Icons of the dead: visualising the deaths of migrant workers in Qatar.
Update: The data from the WaPo story was challenged by the Qatar Government resulting in an amendment stating that the data was deaths for all migrants not just those working on world cup venues. Something, in a uncharacteristic bit of comment baiting, Roy Greenslade felt the need to point out.*
The Washington Post is getting a lot of (social media) interest with a visualisation of the The human toll of FIFA’s corruption. It links the recent FIFA arrests and alleged bribery in the bid for Qatar to get the word cup to the miserable plight of foreign workers building the stadiums for the 2022 event. It’s a compelling graphic and one that makes effective use of scrolling.
It’s not a new idea – it calls to mind a visualisation from last year by, recently closed, data journalism site Ampp3d:
Breaking down the numbers of dead against the teams and then giving you the remainder is a powerful visual storytelling device, as many commented at the time, especially in mobile where the smaller screen meant more scrolling, emphasising the scale of the deaths. It was something Buzzfeed proved later that year with a visualisation of how many soldiers died in World War I.
The staggering number of deaths of migrant workers means that any visualisation is going to have and impact. The difference in scale in this chart from London Loves Business in 2014 (charting similar data to the WaPo piece), gives you the same scrolling impact:
The sheer height of any comparative data has an interesting interplay with architecture, something that spontaneous architects Axel and Sylvain Stampa Macaux thought about. At first glance their visualisation exploits that construction metaphor.
But it’s actually a plan for an imagined piece of real architecture:
All of this gives me pause for thought.
On the one hand it makes me think of innovation in journalism. Many have noted how innovative Ampp3d was in data journalism. A mainstream news org putting that form of storytelling out there, doing journalism with graphics and, more importantly, emotion, has given others permission to try. I’m not saying the Wapo copied ampp3d. The journalism industry is one that thrives on monitoring and imitation for innovation – look at the use of listicles and quizzes. It’s interesting to see how this helps make new forms of storytelling acceptable and how it filters through.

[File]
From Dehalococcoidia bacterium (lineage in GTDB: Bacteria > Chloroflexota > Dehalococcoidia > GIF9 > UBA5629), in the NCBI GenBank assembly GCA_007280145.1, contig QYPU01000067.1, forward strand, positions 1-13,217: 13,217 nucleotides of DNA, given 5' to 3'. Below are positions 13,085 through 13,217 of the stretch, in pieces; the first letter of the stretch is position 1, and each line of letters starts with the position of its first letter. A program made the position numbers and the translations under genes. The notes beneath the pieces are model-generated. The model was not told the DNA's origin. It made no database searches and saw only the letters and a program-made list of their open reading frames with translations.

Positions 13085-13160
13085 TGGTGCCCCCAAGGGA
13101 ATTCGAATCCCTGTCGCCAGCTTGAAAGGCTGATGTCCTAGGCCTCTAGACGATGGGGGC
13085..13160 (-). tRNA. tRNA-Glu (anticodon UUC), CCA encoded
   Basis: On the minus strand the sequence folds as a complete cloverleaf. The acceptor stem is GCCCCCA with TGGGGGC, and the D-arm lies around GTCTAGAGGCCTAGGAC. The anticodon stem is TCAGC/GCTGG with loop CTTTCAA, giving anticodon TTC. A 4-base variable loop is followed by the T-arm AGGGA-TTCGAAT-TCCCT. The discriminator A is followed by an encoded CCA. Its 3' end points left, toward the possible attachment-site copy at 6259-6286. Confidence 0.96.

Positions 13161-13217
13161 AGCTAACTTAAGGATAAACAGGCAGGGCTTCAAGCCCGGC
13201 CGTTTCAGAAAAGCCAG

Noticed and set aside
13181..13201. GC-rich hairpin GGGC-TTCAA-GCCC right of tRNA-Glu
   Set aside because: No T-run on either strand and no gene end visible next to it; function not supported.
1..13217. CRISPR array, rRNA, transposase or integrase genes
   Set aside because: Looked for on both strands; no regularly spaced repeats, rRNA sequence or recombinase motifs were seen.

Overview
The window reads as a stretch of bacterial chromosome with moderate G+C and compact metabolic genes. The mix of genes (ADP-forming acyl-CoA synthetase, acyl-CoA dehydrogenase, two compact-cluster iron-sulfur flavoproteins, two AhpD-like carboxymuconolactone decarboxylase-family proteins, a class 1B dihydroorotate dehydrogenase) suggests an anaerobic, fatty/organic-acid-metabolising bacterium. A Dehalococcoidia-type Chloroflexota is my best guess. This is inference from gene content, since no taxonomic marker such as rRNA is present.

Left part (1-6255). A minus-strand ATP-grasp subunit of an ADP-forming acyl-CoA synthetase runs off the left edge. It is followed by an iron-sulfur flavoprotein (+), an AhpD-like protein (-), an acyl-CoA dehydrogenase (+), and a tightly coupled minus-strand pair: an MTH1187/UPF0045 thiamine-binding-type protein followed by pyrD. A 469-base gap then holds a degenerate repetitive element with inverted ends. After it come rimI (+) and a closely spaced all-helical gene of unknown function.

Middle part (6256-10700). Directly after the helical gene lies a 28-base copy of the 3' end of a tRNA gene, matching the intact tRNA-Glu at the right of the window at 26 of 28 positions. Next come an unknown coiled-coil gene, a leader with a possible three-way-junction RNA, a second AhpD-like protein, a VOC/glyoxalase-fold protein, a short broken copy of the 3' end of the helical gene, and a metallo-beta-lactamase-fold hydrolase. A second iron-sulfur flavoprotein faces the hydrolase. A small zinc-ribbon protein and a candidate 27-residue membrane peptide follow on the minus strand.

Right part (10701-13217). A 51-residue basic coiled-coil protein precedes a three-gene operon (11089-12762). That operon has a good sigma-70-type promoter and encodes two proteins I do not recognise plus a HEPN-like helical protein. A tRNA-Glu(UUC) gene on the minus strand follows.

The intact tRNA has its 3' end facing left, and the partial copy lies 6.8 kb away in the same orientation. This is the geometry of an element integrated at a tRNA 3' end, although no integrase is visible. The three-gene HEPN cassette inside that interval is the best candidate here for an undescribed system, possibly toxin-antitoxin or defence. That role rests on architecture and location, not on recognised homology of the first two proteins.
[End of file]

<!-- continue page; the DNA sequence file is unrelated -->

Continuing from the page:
**UPDATE: **As this video from Channel Four suggestsOn the other, and more fundamentally, it reminds me about the challenges of making data from the human experience.
The Wapo piece opens with the line “In the end, it only took a $150 million scandal to make Americans care about soccer.” That’s* care about football*, not to care about the death of 1000’s of migrant workers; something that’s been reported on for a few years now.
I’m not having a pop at the Washington Post there. It’s really a fundamental challenge in journalism – how do you get people to care about what’s happening to people far, far away who, to all intents and purposes, are nothing like them? In the economics of news agendas, proximity is factor. You need more deaths the further away from market you are if you want to work your way up a running order. Paul Bradshaw wrote about that a while back, pondering the scale at which we can lose the human in the statistic. The Ampp3d piece plays on this nicely – 23 players for 23 lives; 23 people you can relate to for 23 you can’t. It adds context for the audience.
The challenge to convert the ‘impact of the scroll’ into concern for the people that whizz by. As I say, it’s not a new challenge, but one that is perhaps more of a challenge when you’re competing for eyes and the kind of content consumption that creates opportunities in the scroll in the first place.
The socially shareable nature of graphics like the Wapo one can’t be underestimated in their impact. Already people are using it to lobby sponsors on Twitter. So it’ll be interesting to see what impact the Wapo version of the chart (and the story) has this time around with the added FIFA element for context.